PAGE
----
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Author Notes:

Correspondence: Charles L. Raison, M.D., Assistant Professor, Mind-Body Program, Department of Psychiatry and Behavioral Sciences, Emory University School of Medicine, 1365C Clifton Road, Room 5004, Atlanta, GA 30322; Office: (404) 712-8800; Fax: (404) 727-3233; Email: craison@emory.edu

Acknowledgments: For their indispensable help, the authors would like to thank Andrew H. Miller, Robert Paul, Laurie Patton, Bobbi Patterson, Carol Newsome, Paul Plotsky, Elliot Tapper, Nabila Haque, William Leasure, Anne Raison, the nursing staff of the Emory GCRC and the many members of Drepung Loseling Institute who gave so freely of their time.

Disclosures: Dr. Raison is on the speaker’s bureau for Wyeth, Lilly and Schering Plough; He has served on advisory boards for Wyeth, Lilly, Schering Plough and Centocor and is a consultant for eGenHealth.

None of the other manuscript authors have conflicts of interest to disclose.


Research Funding:

This study was supported by a grant from the National Institute of Mental Health (K23 MH064619), the Emory College Seed Fund, and Emory Strategic Initiative funding.

The study was also supported in part by PHS Grant UL1 RR025008 from the Clinical and Translational Science Award program and PHS Grant M01 RR0039 from the General Clinical Research Center program, National Institutes of Health, National Center for Research Resources.


  • meditation
  • compassion
  • mindfulness
  • Trier Social Stress Test
  • cortisol
  • interleukin-6

Innate immune, neuroendocrine and behavioral responses to psychosocial stress do not predict subsequent compassion meditation practice time


Journal Title:



Volume 34, Number 1


, Pages 87-98

Type of Work:

Article | Post-print: After Peer Review


Summary Meditation practices may impact physiological pathways that are modulated by stress and relevant to disease. While much attention has been paid to meditation practices that emphasize calming the mind, improving focused attention, or developing mindfulness, less is known about meditation practices that foster compassion. Accordingly, the current study examined the effect of compassion meditation on innate immune, neuroendocrine and behavioral responses to psychosocial stress and evaluated the degree to which engagement in meditation practice influenced stress-reactivity. Sixty-one healthy adults were randomized to 6 weeks of training in compassion meditation (n=33) or participation in a health discussion control group (n=28) followed by exposure to a standardized laboratory stressor (Trier Social Stress Test [TSST]). Physiologic and behavioral responses to the TSST were determined by repeated assessments of plasma concentrations of interleukin (IL)-6 and cortisol as well as total distress scores on the Profile of Mood States (POMS). No main effect of group assignment on TSST responses was found for IL-6, cortisol or POMS scores. However, within the meditation group, increased meditation practice was correlated with decreased TSST-induced IL-6 (rp =-0.46, p=0.008) and POMS distress scores (rp =-0.43, p=0.014). Moreover, individuals with meditation practice times above the median exhibited lower TSST-induced IL-6 and POMS distress scores compared to individuals below the median, who did not differ from controls. These data suggest that engagement in compassion meditation may reduce stress-induced immune and behavioral responses, although future studies are required to determine whether individuals who engage in compassion meditation techniques are more likely to exhibit reduced stress reactivity.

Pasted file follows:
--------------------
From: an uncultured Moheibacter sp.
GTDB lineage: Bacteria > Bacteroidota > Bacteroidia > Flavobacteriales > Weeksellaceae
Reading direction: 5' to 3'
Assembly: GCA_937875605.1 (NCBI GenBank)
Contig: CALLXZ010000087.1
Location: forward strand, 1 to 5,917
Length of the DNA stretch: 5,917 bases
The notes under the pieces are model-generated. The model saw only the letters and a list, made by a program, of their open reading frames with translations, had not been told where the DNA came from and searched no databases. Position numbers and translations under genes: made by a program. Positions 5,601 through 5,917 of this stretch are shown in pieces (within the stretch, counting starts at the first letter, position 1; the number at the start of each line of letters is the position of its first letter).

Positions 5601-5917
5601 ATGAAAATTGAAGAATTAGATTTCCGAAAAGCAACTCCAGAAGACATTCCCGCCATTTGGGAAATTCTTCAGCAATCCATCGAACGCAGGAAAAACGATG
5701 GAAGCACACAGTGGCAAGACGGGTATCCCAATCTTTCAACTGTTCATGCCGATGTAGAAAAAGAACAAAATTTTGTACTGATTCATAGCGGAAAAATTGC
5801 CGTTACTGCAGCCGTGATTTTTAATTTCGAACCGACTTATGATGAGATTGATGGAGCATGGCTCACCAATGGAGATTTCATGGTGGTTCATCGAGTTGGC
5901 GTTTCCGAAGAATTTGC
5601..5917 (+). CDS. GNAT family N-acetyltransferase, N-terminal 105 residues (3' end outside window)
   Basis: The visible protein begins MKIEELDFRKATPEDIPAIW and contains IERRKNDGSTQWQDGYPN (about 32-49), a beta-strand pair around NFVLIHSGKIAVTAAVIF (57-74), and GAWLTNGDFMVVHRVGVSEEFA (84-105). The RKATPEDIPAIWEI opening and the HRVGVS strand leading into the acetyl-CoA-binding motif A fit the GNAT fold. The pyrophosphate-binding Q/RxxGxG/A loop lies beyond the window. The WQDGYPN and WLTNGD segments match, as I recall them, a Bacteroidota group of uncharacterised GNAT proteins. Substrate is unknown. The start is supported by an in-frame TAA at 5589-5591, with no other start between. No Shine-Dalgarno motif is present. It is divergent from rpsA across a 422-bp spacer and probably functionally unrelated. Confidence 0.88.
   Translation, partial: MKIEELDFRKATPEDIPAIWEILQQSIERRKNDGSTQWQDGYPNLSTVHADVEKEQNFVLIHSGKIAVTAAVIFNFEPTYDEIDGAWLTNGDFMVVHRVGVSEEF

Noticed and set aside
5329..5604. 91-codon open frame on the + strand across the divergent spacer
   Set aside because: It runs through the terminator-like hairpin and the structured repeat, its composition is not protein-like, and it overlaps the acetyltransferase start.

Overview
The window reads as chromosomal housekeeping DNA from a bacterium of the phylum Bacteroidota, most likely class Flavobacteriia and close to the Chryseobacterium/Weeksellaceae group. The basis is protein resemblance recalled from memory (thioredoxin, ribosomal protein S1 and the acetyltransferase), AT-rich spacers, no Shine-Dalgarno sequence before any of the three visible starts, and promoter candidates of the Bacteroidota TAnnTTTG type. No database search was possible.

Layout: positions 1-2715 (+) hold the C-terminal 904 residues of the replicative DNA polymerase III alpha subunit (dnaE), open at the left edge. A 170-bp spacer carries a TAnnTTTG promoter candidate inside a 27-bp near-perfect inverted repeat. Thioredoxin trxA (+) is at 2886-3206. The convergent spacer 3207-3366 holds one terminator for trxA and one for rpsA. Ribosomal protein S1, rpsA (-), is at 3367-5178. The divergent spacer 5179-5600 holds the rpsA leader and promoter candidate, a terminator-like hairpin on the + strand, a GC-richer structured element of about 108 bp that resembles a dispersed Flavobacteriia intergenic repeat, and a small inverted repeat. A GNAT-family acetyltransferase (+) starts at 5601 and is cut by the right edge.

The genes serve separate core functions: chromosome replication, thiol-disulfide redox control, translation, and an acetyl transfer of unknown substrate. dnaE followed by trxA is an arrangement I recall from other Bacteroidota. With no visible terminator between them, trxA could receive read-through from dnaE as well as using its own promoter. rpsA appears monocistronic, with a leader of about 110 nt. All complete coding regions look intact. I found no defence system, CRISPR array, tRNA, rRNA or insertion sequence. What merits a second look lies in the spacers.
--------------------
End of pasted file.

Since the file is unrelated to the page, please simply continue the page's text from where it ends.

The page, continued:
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© 2008 Elsevier Ltd. All rights reserved.

This is an Open Access work distributed under the terms of the Creative Commons Attribution-NonCommerical-NoDerivs 3.0 Unported License (http://creativecommons.org/licenses/by-nc-nd/3.0/).

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